Public Policy Minor

Class of 2017 Public Policy Minors

The Rockefeller Center is proud to announce that twenty-nine members of the Class of 2017 have completed their degree requirements with a minor in public policy.

Intentionally flexible and broad in scope, a minor in public policy prepares students for both public and private sector careers in a variety of policy-related fields, such as health, energy, international relations, social justice, the domestic economy, poverty, gender issues, urban development, law, journalism, education, or the environment.

Ten of the Class of 2017 policy minor graduates were also First-Year Fellows and four were Rockefeller Leadership Fellows. Most participated in the Policy Research Shop and had the opportunity to testify on their findings before New Hampshire and Vermont government officials.  

Brianna Ager, ECON

PBPL 85 Visits the U.S. Embassy in Kiev, Ukraine

Grey skies; grey buildings. Churches standout: painted lemon yellow and tangerine orange, splashed with gold and pink. They’re bizarre tropical phantasies in land of Soviet phantoms. It’s welcome contrast for travel-weary eyes. Brutalist and bright, these architectural paradoxes blur past our van as we wind our way towards the Embassy.

Winter has arrived in Kiev. Snowflakes drift easily on a dry breeze. A security guard taps ash from a cigarette. He fixates on the windows of our van. I nod hello; he glares back greetings. His green camouflage uniform looks out of place in the grey-and-white checkerboard of Eastern Europe in December.

We get out. Inside the Embassy more security guards size up the group. No electronics, no water, no nonsense. They mean it. Of the fourteen of us, twelve are suspect: goods confiscated and bodies re-scanned. Burgeoning democracy though it may be, in Ukraine, you respect authority.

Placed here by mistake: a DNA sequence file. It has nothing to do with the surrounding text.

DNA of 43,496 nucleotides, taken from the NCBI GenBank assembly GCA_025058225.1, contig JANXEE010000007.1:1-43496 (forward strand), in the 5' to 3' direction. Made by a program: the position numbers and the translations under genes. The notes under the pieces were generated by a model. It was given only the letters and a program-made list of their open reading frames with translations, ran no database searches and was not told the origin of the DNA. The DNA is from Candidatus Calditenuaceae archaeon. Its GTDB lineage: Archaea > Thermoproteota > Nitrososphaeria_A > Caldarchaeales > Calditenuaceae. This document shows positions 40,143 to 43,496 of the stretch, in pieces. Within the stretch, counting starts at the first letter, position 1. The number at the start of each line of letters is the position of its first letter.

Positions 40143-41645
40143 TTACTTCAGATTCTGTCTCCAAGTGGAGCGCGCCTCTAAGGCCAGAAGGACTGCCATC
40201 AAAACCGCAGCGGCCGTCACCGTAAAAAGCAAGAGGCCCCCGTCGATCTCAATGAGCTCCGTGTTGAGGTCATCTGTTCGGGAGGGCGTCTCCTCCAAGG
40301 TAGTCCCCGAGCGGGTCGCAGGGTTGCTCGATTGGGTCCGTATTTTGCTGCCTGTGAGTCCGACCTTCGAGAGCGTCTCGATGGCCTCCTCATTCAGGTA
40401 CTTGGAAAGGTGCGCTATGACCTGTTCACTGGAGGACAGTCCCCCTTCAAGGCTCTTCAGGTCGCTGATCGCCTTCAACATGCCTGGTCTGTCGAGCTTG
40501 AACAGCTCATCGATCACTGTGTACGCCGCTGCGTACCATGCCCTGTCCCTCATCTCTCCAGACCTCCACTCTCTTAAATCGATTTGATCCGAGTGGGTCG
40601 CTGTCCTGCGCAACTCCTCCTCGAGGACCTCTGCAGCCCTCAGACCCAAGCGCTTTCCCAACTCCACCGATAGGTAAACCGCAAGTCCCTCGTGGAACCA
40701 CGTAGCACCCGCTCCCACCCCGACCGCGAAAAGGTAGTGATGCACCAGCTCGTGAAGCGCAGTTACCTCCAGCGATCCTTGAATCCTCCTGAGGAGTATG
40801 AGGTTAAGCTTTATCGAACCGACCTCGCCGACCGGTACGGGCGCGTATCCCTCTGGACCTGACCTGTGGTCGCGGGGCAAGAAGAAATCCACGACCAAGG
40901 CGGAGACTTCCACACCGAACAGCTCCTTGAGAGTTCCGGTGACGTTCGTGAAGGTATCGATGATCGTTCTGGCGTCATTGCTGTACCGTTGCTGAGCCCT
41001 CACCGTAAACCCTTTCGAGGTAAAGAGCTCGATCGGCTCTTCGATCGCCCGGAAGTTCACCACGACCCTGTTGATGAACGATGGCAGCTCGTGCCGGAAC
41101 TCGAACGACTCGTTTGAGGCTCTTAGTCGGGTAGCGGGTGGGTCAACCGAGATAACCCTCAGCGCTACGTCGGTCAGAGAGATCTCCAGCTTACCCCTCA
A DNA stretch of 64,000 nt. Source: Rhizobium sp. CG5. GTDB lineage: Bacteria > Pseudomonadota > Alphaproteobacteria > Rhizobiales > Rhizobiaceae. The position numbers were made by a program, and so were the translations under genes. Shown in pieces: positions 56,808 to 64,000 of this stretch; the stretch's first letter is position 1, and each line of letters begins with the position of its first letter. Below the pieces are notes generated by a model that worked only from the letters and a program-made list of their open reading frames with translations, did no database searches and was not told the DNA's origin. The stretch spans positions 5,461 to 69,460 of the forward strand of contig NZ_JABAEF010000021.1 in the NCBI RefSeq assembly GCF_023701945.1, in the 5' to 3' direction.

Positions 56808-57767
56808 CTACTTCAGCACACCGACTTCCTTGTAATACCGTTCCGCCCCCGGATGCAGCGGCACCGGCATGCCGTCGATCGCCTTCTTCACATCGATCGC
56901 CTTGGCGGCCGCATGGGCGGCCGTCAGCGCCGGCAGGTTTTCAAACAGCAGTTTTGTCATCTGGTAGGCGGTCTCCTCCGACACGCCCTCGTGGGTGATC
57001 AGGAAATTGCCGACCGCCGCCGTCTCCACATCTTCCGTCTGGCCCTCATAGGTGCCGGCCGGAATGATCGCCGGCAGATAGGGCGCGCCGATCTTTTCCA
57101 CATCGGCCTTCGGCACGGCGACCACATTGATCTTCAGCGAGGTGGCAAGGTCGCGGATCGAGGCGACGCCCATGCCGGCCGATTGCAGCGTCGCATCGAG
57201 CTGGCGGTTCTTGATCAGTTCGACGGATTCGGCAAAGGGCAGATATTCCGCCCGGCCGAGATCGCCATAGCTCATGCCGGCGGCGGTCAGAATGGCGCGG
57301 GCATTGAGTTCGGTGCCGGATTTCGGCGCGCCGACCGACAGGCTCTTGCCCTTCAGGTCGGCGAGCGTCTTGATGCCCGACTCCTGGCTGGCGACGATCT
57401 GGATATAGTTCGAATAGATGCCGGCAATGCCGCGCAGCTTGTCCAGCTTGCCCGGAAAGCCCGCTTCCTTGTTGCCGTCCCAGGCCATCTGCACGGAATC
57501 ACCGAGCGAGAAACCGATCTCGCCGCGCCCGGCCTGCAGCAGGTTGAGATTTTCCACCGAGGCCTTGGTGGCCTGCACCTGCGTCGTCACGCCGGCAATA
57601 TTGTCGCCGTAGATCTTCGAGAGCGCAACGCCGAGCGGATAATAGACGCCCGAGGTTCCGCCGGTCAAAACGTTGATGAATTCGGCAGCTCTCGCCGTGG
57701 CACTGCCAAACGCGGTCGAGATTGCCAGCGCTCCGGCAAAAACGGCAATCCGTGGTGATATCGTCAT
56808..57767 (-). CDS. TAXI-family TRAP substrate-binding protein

From Theory to Practice: PBPL 85 Global Policy Leadership

Experiential learning is central to the pedagogical vision of President Hanlon ’77. Public Policy 85: Global Policy Leadership (PBPL 85) perfectly translates that vision into reality for our public policy students every year.

The course begins in the classroom during the fall term, where a select group of students study the history and context of a public policy challenge in a particular country or region. Students are introduced to the process of assessing problems and developing solutions to the challenge, practices important to cultivating civically engaged, global leaders.

The class then travels to the country or region during Dartmouth’s winter interim to conduct field research. Students meet with local policy leaders: politicians, academics, civil society leaders, journalists, business leaders, diplomats, and other in-country experts who help inform their analyses.

Steve Norton Visits PBPL 45 Class

On September 29, 2016, Steve Norton, Executive Director of the New Hampshire Center for Public Policy Studies, spoke with students in Professor Ron Shaiko's PBPL 45: Introduction to Public Policy Research class. 

Norton discussed the mission of NHCPPS as well as the Center's most recent 2016 publication, "What Is New Hampshire? An Overview of Issues Shaping the Granite State’s Future."  Student groups in the class are analyzing the data presented in this report as well as in similar reports published by the Center since 2011 and are formulating research reports for specific public policy clients in New Hampshire. 

Norton provided students with a broad substantive overview of the New Hampshire public policy agenda in Concord; he also fielded methodological questions regarding data collection and data quality when analyzing state-level policy issues.

Prior to joining NHCPPS as Executive Director in 2005, Steve Norton was Medicaid Director for the New Hampshire Department of Health and Human Services. He also worked at the Urban Institute in Washington, DC throughout the decade of the 1990s.

The Public Policy Minor at the Rockefeller Center

The Public Policy Minor prepares students from all majors for careers in a variety of policy-related fields—from politics, policy analysis, and public service to journalism, law, entrepreneurship, advocacy, and work in the non-profit sector.

In each course, students learn to think critically, collaborate in teams, and put theory into practice in and out of the classroom, on and off campus.

Public Policy 5: Introduction to Public Policy offered during winter term is the introductory course and gateway to the Public Policy minor and exposes students to the fundamental building blocks of policymaking.

Public Policy 45: Introduction to Public Policy Research offered during fall term serves as a training ground for prospective applicants wishing to serve in the Rockefeller Public Policy Research Shop.